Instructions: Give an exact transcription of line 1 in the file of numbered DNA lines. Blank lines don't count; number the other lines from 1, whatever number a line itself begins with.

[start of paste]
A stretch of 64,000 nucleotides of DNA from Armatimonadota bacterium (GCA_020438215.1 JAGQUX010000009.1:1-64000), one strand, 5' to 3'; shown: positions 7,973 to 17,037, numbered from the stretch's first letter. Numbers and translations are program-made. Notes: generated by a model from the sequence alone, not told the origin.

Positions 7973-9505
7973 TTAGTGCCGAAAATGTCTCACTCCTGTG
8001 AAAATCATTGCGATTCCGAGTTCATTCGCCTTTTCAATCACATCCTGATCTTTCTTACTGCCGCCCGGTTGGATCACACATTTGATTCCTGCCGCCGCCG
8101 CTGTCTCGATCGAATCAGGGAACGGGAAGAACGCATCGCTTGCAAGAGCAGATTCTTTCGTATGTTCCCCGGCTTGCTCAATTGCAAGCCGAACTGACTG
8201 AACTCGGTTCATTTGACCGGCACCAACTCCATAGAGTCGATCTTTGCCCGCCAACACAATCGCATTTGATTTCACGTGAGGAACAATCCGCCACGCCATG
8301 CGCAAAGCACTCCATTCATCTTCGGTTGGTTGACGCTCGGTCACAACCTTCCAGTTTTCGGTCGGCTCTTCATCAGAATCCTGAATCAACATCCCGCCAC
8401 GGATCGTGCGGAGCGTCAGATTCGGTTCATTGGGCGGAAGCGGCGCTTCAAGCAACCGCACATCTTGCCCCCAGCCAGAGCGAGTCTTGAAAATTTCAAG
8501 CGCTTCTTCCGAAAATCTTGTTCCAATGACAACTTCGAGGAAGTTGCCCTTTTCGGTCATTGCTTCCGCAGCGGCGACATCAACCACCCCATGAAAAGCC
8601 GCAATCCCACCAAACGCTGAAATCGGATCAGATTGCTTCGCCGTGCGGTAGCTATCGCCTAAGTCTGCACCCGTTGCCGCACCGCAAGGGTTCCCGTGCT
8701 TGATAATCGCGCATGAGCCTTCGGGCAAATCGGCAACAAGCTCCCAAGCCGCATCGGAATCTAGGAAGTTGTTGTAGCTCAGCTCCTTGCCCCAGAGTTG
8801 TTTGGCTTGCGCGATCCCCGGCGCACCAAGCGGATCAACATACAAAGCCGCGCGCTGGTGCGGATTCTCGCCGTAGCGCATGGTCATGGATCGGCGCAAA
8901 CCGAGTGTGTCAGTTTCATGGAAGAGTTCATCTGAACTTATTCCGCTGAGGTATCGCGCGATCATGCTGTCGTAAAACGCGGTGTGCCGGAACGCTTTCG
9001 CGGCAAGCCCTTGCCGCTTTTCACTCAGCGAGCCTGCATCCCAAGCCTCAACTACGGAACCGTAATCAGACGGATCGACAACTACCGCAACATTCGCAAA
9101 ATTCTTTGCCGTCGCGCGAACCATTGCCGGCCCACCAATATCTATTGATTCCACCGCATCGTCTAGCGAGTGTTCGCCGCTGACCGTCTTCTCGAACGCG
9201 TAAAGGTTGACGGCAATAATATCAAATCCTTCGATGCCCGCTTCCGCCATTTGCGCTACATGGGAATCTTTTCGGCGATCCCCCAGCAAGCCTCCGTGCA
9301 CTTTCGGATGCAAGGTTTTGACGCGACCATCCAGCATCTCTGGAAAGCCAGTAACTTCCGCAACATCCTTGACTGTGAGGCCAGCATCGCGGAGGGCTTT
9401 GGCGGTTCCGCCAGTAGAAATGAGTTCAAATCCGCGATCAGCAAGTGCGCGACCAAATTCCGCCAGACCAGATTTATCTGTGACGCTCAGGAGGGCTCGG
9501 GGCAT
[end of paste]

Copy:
A stretch of 64,000 nucleotides of DNA from Armatimonadota bacterium (GCA_020438215.1 JAGQUX010000009.1:1-64000), one strand, 5' to 3'; shown: positions 7,973 to 17,037, numbered from the stretch's first letter. Numbers and translations are program-made. Notes: generated by a model from the sequence alone, not told the origin.